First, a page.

It is that, not the numbing nature of corporate barrow-humping, that gnaws at me with the idea that I might be losing my soul. Working the white-collar production line isn’t the problem. It’s not knowing what else I would have myself do.

I have been reading a lot of Jon Katz’s books, recently: the ones about dogs. He’s partial to Border Collies, and he’s entranced by the notion of dogs and their work. That dogs, at least working breeds, need to find work and apply themselves to it in order to be at peace, is a simple notion. His interspecies conversation, spoken in the habits of his life with dogs, has convinced him that not just any work will do. It isn’t as simple as concluding that herding breeds need to herd, or hunting breeds need to hunt, or that boxers need an inexhaustible supply of squeaky toys.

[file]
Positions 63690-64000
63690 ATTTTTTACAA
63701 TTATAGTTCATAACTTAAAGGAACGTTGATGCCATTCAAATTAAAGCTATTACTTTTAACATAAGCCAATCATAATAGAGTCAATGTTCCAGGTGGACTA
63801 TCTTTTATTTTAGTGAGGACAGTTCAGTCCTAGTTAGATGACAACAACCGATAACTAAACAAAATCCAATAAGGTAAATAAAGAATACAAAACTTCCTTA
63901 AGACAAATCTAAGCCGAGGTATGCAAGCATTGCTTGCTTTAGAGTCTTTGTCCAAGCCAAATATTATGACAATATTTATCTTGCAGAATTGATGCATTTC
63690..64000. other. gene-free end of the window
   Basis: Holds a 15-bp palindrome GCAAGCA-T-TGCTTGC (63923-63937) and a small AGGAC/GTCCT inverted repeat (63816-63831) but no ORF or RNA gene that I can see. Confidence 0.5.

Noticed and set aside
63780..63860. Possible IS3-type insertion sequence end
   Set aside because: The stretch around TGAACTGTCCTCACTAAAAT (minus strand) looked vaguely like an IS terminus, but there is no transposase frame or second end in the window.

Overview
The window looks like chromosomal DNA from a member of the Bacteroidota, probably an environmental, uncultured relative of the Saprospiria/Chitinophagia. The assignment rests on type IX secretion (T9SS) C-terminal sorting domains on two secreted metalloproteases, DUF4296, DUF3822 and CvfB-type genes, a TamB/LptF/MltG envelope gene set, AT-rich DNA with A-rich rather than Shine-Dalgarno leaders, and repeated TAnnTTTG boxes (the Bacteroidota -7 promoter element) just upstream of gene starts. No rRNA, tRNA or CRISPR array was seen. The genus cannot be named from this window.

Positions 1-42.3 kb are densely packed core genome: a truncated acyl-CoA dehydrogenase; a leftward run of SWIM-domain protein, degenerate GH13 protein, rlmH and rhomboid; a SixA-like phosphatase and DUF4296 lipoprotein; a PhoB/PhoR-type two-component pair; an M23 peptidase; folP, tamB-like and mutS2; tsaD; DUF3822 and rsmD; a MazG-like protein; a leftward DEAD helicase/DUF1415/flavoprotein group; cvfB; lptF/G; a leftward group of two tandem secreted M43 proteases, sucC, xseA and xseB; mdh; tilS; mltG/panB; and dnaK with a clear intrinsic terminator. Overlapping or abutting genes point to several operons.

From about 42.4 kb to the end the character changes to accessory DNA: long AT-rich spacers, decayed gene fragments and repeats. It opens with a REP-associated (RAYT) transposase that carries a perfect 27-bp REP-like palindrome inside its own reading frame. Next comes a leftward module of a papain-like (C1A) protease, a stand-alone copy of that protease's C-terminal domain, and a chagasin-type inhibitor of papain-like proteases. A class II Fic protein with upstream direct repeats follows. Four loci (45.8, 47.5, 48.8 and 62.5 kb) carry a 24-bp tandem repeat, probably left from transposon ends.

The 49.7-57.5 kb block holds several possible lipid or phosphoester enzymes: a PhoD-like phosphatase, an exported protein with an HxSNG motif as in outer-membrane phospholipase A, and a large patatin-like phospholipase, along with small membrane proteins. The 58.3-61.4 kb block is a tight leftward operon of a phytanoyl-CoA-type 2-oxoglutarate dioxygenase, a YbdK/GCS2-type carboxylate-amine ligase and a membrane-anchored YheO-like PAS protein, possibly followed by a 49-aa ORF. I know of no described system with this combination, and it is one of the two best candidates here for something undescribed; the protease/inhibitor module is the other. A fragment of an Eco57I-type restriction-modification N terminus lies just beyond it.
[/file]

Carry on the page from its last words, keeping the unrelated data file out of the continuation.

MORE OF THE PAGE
In his experience across many different Border Collies, he has seen different dogs lighting up about different kinds of work. Some are, sure enough, completely addicted to herding. Others aren’t. Those that exhibit less passion or talent for herding seem to find other pursuits that they consider their work. And that is the point for the dogs, Katz believes: they are a working breed, and they are most at peace when applying themselves to their work. Discovering, with the dog, what its particular work is, well, that’s a little harder.

Reading these books, I have come to the conclusion that I do not yet know what “my work” is. I have a job. I have a career, even. I’m just not sure I’ve yet discovered my work.